Rather than the usual Mother’s Day or Father’s Day, this day was originally established in 2009 to honour and celebrate transgender parents. Today, it is also common for parents of transgender children to engage. Small festivities and providing gifts to parents or carers are customary on this day.
For Parents with a Trans Child
Get involved! Become interested in their pursuits. That should go without saying, but especially when it comes to actively supporting GSRD causes, gatherings, films, and festivals. Attend any rallies in support of GSRD rights or talk to those around you about how important they are. Speak up for and support the GSRD community.
For young GSRD individuals, making friends, especially with other GSRD people, can be key. A fundamental sense of community and belonging is provided by having friends, and this promotes the development resilience and stronger mental health. Look into local GSRD youth activities, organisations, or initiatives.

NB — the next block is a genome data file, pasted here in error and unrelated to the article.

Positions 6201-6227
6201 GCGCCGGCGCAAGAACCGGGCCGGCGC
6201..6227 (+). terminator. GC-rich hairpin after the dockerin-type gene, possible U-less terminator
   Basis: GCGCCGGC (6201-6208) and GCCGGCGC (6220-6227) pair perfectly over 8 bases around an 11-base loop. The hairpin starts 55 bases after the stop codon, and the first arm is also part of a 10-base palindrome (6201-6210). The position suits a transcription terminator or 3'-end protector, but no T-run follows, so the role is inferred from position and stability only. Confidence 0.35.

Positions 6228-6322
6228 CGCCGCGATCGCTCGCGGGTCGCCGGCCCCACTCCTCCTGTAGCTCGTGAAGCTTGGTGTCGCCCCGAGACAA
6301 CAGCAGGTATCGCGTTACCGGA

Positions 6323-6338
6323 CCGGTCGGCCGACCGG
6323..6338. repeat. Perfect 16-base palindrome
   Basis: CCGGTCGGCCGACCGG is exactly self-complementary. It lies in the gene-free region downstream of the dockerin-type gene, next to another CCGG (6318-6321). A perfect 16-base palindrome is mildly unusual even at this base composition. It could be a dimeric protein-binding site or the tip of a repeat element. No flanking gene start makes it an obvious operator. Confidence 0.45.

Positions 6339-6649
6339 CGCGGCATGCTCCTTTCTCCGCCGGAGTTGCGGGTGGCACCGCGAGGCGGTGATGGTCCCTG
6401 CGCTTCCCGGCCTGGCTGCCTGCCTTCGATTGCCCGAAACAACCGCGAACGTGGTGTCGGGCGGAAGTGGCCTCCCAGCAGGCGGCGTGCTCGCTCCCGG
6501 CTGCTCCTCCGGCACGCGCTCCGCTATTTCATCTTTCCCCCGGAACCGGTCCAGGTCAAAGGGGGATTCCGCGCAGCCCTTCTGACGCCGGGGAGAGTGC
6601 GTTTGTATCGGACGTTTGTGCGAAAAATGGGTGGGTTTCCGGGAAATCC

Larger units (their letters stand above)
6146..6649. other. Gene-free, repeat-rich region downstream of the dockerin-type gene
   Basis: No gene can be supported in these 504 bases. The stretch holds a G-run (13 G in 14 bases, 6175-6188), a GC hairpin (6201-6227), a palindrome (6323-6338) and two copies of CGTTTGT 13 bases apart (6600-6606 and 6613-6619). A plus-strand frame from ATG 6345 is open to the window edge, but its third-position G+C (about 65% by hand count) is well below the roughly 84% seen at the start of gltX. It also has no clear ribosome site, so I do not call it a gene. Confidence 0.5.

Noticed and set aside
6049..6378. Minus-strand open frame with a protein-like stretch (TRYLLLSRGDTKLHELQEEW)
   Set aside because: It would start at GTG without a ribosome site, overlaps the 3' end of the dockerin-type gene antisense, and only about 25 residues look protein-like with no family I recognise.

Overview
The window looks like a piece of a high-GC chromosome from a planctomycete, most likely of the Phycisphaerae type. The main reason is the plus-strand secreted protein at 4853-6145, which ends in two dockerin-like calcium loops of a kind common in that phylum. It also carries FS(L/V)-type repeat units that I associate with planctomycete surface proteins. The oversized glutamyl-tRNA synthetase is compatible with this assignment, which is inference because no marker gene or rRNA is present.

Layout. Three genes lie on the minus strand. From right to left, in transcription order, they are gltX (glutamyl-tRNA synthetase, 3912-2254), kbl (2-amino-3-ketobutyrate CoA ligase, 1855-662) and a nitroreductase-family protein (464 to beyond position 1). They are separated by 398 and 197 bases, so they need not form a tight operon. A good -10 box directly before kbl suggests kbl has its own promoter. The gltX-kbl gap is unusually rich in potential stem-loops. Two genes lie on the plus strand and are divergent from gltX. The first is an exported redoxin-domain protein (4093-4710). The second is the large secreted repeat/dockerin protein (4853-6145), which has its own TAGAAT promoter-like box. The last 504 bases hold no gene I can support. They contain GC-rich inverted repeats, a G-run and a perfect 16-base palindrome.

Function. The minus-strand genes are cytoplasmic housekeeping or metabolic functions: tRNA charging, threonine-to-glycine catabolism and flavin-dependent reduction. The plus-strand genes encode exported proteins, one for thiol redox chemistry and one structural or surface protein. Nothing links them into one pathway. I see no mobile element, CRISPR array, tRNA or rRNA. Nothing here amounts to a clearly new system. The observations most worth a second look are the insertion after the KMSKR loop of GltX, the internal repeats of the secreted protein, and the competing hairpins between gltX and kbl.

There is a tonne of GSRD-themed films and TV shows, all of which include varied GSRD plotlines. Not only is watching GSRD films a super-cute activity to do, but it can also be a terrific method to learn more about various experiences and get additional knowledge.
It seems obvious to end with this one, but it still deserves to be mentioned! Make sure your love for your child is always clear; let no one ever doubt your affection for them or their GSRD identify.
For Children with a Trans Parent
Well depending on your age, reader, if you are still a youth with a transgender parent(s), you may choose to seek out an alternative adult figure to help you execute a day of appreciation and celebration. While I don’t yet have children of my own, my parents always told me the moments that mean the most are the ones that come from the heart. Perhaps a fancy dinner or flowers in not feasible, write a poem or list 100 Reason or Memories that Make You Happy (this was a hit when I was still a young gift giver).